Photo via Facebook / Susanna Dickinson Museum
Darrell Lance “Dimebag” Abbott
The famous Dimebag Darrell from heavy metal bands Pantera and Damageplan is buried in Moore Gardens Memorial Cemetery in Arlington after being gunned down during a concert in 2004. A gunman burst into the venue and began shooting, striking the beloved musician. Legend has it that he was buried in an officially licensed KISS-themed casket. Pantera had an extremely successful musical career from their launch in the ‘80s all the way up to the early aughts.
Photo via Instagram / dimebagdarrell
Lyndon Baines Johnson
Born in a farmhouse near Stonewall in 1908, Lyndon Baines Johnson had his eye on the presidency basically since birth. Well, maybe not, but he was elected class president in 11th grade and participated in debate and public speaking in school. From there, he decided not to take what were considered the college entrance exams at the time and instead went to California to work at his brother’s law practice. When he returned to Texas, he would go from odd-job laborer to college graduate and on to the road to politics. While president, he worked to pass the Civil Rights Bill, to give federal funding for public education, and Economic Opportunities Act. He is buried on his family ranch in Stonewall, but one of his most famous memorials is the LBJ Space Center, which was named in his honor.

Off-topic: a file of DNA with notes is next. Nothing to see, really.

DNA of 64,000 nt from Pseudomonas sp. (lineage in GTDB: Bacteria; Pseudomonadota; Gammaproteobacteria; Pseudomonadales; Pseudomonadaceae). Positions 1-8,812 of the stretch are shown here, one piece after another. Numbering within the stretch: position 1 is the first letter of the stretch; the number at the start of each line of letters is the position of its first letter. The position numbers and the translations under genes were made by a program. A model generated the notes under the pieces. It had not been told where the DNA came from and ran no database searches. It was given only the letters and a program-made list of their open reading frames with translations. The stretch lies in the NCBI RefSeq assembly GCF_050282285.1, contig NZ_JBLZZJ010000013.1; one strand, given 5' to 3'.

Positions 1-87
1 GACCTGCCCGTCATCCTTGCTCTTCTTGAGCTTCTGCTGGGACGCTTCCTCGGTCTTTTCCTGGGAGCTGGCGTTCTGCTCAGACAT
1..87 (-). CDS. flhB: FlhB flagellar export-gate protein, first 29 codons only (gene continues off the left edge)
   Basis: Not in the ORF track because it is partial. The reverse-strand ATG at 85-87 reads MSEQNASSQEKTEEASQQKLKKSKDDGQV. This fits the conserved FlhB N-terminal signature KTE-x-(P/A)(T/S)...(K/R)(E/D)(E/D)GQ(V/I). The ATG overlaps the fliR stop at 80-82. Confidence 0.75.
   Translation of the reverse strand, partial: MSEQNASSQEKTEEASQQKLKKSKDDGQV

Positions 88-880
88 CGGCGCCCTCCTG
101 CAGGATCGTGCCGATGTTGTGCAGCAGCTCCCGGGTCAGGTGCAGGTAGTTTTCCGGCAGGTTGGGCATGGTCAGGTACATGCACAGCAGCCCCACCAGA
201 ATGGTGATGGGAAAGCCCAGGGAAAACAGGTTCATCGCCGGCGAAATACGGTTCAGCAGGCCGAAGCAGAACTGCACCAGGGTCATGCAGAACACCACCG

Photo by Yoichi Okamoto via Facebook / Lyndon Baines Johnson Library and Museum
Lee Harvey Oswald
Lee Harvey Oswald is definitely not famous for a good reason. If you haven’t already heard his name, you’ll read why in a sec. Lee Harvey Oswald was considered a loner for most of his life and dropped out of school at around 15 or 16. After joining the military, he was court-martialed twice, once for keeping a private weapon without permission and the other for assaulting an NCO. After he was discharged, he would go on to be the accused assassin of JFK and later shot and killed on live TV shortly thereafter. He is buried in Fort Worth at Shannon Rose Hill Memorial Park.